Coachella Valley weather: With mountain rain in forecast, here's what to know

In a city that sees an average 354 days of sunny skies annually, forecasters with the National Weather Service in San Diego called high clouds spotted across Palm Springs Wednesday a welcome sight for the desert region.

The city averages 5.23 inches of rain a year, forecasters said, while areas just west of the mountains see on the order of 10 to 15 inches annually.

But don't get too excited, Casey Oswart, a meteorologist with the National Weather Service in San Diego, told The Desert Sun. High clouds don't necessarily mean rain, she said. It could be a different story in the surrounding mountains this weekend, when there is a chance of thunderstorms.

"These high clouds in this scenario are mostly non impactful and simply make for good views," Oswant said Wednesday.

Cooler-than-usual temperature expected to continue this week

As of 11:30 a.m. on Wednesday, the temperature at the Palm Springs International Airport read 81 degrees, Oswant said. A high of 88 was expected later in the day followed by a low of 65 during evening hours.

With nights recently dropping into the 60s and days mostly failing to crack triple digits, forecasters said the mild conditions may stick around a little longer. The Southern California region is in the midst of another below-average stretch that is leaving residents wondering what happened to summer.

Why are there high clouds in Palm Springs?

A low-pressures system sitting over Southern California on Wednesday is responsible for bringing in all the high clouds, Oswant said.

"That means an increase of moisture in the area, but because they are so high, most of it is all way up in the atmosphere, so again, it's just nice to look at."

The NWS in San Diego said cooler conditions are expected to stick around the greater Palm Springs area this week. Meanwhile,  low pressures system sitting over Southern California on Wednesday was responsible for bringing in high clouds, making for "good views."

Is it going to rain?

While there was trace rain recorded in the mountains above the Coachella Valley early Wednesday, no rain is expected in Palm Springs area over the next 10 days, Oswant said, but thunderstorms could form Sunday in surrounding mountain areas.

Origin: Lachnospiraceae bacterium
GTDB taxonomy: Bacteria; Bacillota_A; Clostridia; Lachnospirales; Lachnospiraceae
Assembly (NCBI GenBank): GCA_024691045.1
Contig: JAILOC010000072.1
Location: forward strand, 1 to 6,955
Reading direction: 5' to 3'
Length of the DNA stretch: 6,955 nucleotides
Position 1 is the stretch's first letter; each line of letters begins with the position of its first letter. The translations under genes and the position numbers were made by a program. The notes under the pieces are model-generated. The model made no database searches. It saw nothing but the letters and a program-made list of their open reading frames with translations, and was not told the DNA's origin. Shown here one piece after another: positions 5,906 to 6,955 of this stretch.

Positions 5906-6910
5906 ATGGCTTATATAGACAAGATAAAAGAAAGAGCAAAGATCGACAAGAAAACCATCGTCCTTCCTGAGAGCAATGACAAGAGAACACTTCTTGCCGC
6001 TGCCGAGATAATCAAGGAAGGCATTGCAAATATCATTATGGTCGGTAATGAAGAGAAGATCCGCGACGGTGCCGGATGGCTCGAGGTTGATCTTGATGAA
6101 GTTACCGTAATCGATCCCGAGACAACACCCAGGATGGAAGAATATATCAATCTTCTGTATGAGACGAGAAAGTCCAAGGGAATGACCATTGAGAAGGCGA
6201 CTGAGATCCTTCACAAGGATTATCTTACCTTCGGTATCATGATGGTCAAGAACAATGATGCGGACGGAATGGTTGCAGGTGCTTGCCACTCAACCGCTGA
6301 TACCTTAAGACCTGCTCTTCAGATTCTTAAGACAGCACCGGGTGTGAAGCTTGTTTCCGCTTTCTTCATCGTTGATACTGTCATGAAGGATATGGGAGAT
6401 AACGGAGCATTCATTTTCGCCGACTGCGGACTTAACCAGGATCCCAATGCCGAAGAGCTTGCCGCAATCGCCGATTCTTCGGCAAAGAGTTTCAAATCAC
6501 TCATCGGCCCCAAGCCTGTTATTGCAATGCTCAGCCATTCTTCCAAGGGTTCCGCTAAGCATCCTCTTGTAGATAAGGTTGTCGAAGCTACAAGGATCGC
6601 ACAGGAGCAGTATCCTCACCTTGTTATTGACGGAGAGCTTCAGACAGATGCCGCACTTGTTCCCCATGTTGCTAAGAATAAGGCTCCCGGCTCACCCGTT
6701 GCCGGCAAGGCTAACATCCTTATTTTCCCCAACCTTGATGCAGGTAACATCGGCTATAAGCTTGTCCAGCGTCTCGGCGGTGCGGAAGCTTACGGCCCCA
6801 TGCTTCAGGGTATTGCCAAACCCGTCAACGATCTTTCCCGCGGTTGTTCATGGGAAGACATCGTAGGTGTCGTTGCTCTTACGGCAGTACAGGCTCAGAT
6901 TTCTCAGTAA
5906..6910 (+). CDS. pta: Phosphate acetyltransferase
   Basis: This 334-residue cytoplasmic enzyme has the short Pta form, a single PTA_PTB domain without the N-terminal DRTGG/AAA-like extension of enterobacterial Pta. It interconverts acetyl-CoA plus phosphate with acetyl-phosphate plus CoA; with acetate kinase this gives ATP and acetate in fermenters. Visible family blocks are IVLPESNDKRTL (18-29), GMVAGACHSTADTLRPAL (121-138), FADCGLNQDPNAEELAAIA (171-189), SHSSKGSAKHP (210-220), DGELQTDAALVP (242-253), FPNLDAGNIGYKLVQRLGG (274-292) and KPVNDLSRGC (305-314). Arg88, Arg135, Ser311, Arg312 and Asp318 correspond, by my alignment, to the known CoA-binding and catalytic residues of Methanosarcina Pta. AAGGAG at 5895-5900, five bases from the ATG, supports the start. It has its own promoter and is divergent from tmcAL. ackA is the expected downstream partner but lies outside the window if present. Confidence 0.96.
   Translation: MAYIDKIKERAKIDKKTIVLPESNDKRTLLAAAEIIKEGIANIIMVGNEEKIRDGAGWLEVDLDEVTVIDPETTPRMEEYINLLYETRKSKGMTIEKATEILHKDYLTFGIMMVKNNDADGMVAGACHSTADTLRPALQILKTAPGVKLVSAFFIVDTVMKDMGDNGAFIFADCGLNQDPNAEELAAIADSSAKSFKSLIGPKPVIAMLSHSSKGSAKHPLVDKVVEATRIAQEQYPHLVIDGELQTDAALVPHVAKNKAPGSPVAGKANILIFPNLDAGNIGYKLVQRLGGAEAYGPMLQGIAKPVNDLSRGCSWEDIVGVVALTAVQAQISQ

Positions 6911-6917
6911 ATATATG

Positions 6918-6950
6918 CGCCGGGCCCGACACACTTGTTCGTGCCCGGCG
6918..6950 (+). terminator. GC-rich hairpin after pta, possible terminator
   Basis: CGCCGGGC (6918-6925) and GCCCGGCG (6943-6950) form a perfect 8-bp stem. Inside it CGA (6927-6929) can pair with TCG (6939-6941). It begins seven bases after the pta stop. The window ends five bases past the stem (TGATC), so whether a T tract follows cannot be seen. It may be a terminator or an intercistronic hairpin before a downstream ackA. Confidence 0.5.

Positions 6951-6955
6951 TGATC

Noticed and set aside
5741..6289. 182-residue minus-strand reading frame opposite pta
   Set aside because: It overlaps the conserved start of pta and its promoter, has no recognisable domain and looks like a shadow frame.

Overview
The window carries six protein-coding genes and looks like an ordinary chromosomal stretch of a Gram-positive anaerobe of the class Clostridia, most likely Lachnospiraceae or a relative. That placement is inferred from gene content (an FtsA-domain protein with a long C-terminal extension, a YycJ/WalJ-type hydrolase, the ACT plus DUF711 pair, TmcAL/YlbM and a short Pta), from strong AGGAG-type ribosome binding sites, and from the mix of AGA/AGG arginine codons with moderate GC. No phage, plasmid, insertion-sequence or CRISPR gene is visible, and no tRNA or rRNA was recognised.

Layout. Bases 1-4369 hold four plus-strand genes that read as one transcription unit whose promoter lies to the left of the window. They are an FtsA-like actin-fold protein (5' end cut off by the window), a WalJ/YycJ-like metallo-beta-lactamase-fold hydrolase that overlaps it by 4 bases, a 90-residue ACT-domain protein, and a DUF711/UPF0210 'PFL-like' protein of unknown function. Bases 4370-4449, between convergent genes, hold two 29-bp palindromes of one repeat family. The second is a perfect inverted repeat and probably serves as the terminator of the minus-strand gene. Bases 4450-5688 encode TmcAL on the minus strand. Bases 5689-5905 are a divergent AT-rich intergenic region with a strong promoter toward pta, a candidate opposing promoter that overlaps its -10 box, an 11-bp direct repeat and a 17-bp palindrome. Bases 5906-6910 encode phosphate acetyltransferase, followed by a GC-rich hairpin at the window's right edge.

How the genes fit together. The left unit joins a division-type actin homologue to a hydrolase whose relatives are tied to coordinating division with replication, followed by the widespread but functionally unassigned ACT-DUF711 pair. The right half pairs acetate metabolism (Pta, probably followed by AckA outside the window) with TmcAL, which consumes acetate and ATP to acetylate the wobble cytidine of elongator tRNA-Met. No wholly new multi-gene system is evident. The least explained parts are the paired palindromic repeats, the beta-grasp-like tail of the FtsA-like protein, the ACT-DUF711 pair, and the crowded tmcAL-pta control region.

"They are expected to stay in the mountains and not move east into the Coachella Valley," she said.

What is the Air Quality Index in the valley?

No air quality alerts had been issued as of late Wednesday morning, Oswant said.

"Coachella Valley's air is good with an Air Quality Index (AQI) value of 42," she said.

Could Canada's wildfires affect SoCal air quality?

While wildfires in Canada are sending heavy smoke across much of the U.S., Oswant said Southern California appears to be safe from smoke and unhealthy quality levels. On Tuesday there were some 400 wildfires burning across the country, 238 deemed out-of-control.

While forest fires are a natural part of the ecosystem of Canada's forests, the size and number of fires this year is decidedly abnormal. Most of the country is expected to be under high to extreme risk for much of the wildfire season, which stretches from May to September.

"I think we're pretty much going to avoid all the smoke from that now. It will stay more in the middle and eastern parts of the country," she said.

Palm Springs three-day NWS forecast:

Wednesday: Sunny, with a high near 88. Mostly clear during the evening hours with a low of 65.

Thursday: Mostly sunny, with a high near 93 i in the morning. The evening calls for mostly clear skies, with a low of 69.

Friday: Sunny, with a high near 95 in the afternoon. Expect partly cloudy skies at night with a low of 70.

Contributing: Elizabeth Weise and Doyle Rice with USA TODAY.

Natalie Neysa Alund covers breaking and trending news for USA TODAY. Reach her at and follow her on Twitter @nataliealund.

This article originally appeared on USA TODAY: Palm Springs area weather: Mountain rain, cooler temps in forecast